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“The Greatest Thrill I Get is When I Hear a Criminal Say, ‘Yes, I Did it’”: Race and the Third Degree in New Orleans, 1920–1945

Extract

On May 11, 1938, two New Orleans policemen entered the Astoria Restaurant, marched to the kitchen, and approached Loyd D. T. Washington, a 41-year-old African American cook. They informed Washington that they would be taking him to the First Precinct station for questioning, although they assured the cook that he need not change his clothes and “should be right back” to the “Negro restaurant,” where he had worked for 3 years. Immediately after arriving at the station house, police officers “surrounded” Washington, showed him a photograph of a man, and announced that he had killed a white man in Yazoo City, Mississippi, 20 years earlier. When Washington insisted that he did not know the man in the photograph, that he had never been to (or even heard of) Yazoo City, and that he had been in the army at the time of the murder, the law enforcers confined him in a cell, although they had no warrant for his arrest and did not charge him with any crime. The following day, a detective brought him to the “show-up room” in the precinct house, where he continued the interrogation and, according to Washington, “tried to make me sign papers stating that I had killed a white man” in Mississippi. As every African American New Orleanian knew, the show-up (or line-up) room was the setting where detectives tortured suspects and extracted confessions. “You know you killed him, Nigger,” the detective roared. Washington, however, refused to confess, and the detective began punching him in the face, knocking out five of his teeth. After Washington crumbled to the floor, the detective repeatedly kicked him and broke one of his ribs. The beating continued for an hour, until other policemen restrained the detective, saying “give him a chance to confess and if he doesn't you may start again.” But Washington did not confess, and the violent interrogation began anew. A short time later, another police officer interrupted the detective, telling him “do not kill this man in here, after all he is wanted in Yazoo City.” Bloodied and writhing in pain, Washington asked to contact his family, but the request was ignored. Because he had not been formally charged with a crime, New Orleans law enforcers believed that Washington had no constitutional protection again self-incrimination or coercive interrogation and no right to an arraignment or bail, and they had no obligation to contact his relatives or to provide medical care for him.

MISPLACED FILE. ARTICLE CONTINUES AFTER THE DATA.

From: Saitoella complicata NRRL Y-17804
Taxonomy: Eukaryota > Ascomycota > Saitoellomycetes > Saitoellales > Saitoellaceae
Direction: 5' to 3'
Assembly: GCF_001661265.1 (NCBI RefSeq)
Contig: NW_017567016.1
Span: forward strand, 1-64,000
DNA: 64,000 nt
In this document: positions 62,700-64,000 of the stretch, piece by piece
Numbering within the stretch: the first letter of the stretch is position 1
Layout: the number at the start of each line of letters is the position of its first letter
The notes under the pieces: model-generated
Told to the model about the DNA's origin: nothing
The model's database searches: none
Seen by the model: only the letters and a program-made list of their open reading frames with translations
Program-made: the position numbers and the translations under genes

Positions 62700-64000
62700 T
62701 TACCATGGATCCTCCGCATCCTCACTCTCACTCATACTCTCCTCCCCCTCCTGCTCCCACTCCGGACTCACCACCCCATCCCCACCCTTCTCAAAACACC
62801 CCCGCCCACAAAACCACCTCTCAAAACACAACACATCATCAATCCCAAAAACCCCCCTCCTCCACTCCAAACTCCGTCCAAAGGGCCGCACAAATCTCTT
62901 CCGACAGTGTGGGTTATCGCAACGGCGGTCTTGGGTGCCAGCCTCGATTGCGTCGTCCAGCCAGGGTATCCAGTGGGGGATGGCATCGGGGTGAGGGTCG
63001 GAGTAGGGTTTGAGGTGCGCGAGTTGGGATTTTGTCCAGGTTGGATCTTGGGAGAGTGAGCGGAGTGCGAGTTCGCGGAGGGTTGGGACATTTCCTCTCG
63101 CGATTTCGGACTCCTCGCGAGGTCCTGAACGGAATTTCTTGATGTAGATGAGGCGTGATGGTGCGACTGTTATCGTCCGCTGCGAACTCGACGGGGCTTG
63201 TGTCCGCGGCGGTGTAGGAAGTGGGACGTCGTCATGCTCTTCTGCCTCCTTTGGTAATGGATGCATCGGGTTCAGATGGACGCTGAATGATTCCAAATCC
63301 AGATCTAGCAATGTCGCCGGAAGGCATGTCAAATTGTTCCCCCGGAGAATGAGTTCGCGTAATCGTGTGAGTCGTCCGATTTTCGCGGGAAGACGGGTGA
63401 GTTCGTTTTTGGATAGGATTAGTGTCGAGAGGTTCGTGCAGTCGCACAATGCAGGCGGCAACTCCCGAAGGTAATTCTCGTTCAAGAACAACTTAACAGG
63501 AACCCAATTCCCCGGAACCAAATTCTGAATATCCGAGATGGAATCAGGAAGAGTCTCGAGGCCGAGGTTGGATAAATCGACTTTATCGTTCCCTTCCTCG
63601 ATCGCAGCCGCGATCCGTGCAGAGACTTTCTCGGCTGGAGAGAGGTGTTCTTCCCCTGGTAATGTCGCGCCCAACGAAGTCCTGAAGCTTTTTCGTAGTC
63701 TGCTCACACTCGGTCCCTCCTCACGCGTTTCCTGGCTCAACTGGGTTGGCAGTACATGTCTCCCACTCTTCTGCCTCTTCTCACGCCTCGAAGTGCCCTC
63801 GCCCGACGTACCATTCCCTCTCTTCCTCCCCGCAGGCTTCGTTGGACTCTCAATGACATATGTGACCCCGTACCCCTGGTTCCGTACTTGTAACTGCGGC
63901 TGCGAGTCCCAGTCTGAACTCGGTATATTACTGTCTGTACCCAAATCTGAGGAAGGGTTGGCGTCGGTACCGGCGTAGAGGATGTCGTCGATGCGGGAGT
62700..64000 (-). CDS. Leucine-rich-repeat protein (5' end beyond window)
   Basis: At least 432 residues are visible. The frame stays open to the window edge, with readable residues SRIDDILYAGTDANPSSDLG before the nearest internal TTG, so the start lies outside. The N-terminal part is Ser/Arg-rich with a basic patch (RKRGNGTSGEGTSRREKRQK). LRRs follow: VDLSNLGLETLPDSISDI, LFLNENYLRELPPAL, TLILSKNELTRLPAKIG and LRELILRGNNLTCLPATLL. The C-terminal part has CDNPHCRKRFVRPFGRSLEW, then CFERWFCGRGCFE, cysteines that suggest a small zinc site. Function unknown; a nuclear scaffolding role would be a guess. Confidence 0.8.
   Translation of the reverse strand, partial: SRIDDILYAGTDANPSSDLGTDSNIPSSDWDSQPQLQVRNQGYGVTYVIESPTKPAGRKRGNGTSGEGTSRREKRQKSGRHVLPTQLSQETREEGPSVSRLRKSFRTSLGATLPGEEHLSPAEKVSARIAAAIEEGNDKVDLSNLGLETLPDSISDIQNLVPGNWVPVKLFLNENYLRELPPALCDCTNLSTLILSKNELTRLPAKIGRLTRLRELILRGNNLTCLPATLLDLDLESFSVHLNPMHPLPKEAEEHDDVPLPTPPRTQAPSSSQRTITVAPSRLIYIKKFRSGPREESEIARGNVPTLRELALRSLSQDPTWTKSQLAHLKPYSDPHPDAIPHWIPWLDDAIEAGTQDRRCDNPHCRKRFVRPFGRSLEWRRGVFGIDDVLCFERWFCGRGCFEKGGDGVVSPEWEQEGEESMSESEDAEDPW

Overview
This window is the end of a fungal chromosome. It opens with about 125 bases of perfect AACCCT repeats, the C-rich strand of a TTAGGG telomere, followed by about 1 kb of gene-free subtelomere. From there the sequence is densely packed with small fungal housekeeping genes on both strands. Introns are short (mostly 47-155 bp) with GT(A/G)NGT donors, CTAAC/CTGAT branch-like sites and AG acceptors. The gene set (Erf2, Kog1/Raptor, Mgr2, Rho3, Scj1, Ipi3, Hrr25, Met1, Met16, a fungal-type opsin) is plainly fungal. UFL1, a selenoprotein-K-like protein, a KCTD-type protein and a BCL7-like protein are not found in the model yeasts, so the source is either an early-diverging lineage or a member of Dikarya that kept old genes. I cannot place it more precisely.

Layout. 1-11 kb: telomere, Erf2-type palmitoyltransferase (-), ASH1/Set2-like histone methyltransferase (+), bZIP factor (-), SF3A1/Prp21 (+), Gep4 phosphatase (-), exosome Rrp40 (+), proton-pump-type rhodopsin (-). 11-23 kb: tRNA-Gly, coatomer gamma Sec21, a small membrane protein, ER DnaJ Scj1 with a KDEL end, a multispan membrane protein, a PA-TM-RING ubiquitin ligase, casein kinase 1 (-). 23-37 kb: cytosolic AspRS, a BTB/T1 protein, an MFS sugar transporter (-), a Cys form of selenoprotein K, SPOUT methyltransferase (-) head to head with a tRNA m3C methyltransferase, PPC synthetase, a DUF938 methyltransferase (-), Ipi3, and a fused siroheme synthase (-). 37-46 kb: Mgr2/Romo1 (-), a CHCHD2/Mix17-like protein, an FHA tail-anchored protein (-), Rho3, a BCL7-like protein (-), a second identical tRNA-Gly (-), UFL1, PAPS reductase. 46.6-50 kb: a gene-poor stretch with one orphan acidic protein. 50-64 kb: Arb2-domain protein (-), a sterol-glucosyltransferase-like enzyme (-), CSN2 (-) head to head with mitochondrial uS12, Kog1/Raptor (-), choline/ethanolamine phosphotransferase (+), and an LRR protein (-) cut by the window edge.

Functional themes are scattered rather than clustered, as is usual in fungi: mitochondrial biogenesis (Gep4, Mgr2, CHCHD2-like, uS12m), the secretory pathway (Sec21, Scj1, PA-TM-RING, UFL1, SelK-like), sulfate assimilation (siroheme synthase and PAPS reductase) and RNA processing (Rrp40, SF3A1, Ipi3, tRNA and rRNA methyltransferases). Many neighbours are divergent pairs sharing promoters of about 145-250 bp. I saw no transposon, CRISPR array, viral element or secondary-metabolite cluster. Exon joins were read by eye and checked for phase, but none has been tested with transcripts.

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jadler@ufl.edu
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1. “Astoria Cook Turns Out to be Wrong Man,” Louisiana Weekly, July 23, 1938, 1. For the Astoria Restaurant, see New Orleans City Guide (Boston: Houghton Mifflin, 1938), xliv.